Governor Orders Longer-Term Drought Measures for California

Gov. Jerry Brown's executive order requires cities and towns to continue monthly reporting of water use

Gov. Jerry Brown ordered California on Monday to permanently follow some conservation measures taken during the state's drought.

Brown's order on Monday came as state water officials considered whether to ease a 20 percent conservation order for cities and towns after a winter of storms that brough rain and snowfall to Northern California. Any changes proposed on Monday would likely go before the State Water Resources Control Board on May 18.

Brown's executive order does not set a mandatory percentage for saving water, but requires cities and towns to continue monthly reporting of water use. In addition, bans on overwatering lawns will become permanent.

"Californians stepped up during this drought and saved more water than ever before," said Brown. "But now we know that drought is becoming a regular occurrence and water conservation must be a part of our everyday life."

Brown's executive order also requires better drought planning from cities and farmers.

The state is also required to prepare emergency water restrictions for 2017 in case the five-year drought persists.

Southern California remains firmly locked in a fifth year of drought after El Nino-fueled storms remained to the north during the winter months. The storms brought near-normal snow and rainfall to Northern California, filling major reservoirs.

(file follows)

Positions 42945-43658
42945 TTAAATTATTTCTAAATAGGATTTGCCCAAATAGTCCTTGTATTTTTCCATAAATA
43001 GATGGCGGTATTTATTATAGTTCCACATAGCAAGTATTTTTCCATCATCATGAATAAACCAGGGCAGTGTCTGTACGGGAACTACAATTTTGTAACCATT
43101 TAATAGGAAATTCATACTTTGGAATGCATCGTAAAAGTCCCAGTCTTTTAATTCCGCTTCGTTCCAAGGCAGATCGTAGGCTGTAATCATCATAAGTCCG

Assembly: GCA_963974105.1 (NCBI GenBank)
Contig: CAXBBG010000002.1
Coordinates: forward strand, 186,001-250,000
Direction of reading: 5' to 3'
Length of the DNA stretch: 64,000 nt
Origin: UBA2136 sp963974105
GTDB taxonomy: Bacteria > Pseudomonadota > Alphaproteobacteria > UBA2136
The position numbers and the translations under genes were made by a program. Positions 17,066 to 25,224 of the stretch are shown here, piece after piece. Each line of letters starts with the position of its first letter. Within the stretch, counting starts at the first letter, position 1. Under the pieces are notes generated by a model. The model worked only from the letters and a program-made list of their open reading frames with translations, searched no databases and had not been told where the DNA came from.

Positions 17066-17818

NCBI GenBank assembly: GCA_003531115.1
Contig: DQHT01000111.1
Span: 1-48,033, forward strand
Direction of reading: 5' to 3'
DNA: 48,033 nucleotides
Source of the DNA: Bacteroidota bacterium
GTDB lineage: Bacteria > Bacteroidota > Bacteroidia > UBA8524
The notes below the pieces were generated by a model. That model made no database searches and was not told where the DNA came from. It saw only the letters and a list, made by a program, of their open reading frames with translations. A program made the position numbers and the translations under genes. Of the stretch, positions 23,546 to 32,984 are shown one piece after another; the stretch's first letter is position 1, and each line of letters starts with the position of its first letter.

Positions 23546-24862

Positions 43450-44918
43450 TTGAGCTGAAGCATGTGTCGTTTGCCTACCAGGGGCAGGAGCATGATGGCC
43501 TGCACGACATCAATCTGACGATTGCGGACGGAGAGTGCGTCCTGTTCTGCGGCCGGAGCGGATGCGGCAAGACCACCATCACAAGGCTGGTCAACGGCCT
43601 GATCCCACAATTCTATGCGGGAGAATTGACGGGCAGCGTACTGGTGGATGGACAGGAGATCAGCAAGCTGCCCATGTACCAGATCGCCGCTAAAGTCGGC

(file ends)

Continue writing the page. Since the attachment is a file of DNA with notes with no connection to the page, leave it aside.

Overall nearly 90 percent of the state remains in drought.

The easing drought has prompted many water districts to say they want to set their own conservation targets. Others say the state should completely drop the drought emergency.

Officials, however, say the bruising drought has not ended, and nobody knows how much rain and snow will fall next winter.

The stewards of California's water are grappling with the challenge of passing on the benefits of increased runoff from the best snow pack in five years, while at the same time encouraging consumers not to abandon conservation measures.

Tuesday, the governing board for Southern California's largest wholesale water importer, the Metropolitan Water District, will consider stepping down from stage three to stage two. In so doing, it would eliminate provisions for penalty charges for member agencies that use more than their allocation.

It is expected some members will want to exceed their allocations in order to replenish reserves, said Deven Upadhyay, manager of the MWD's water resources management group.

With more water available from Sierra snow-melt via the state water project, MWD also expects to be able to increase its own reserves back to 2014 levels, Upadhyay said.

At the same time, MWD is launching a new advertising campaign to encourage the customers of its members to continue conserving.

Copyright AP - Associated Press
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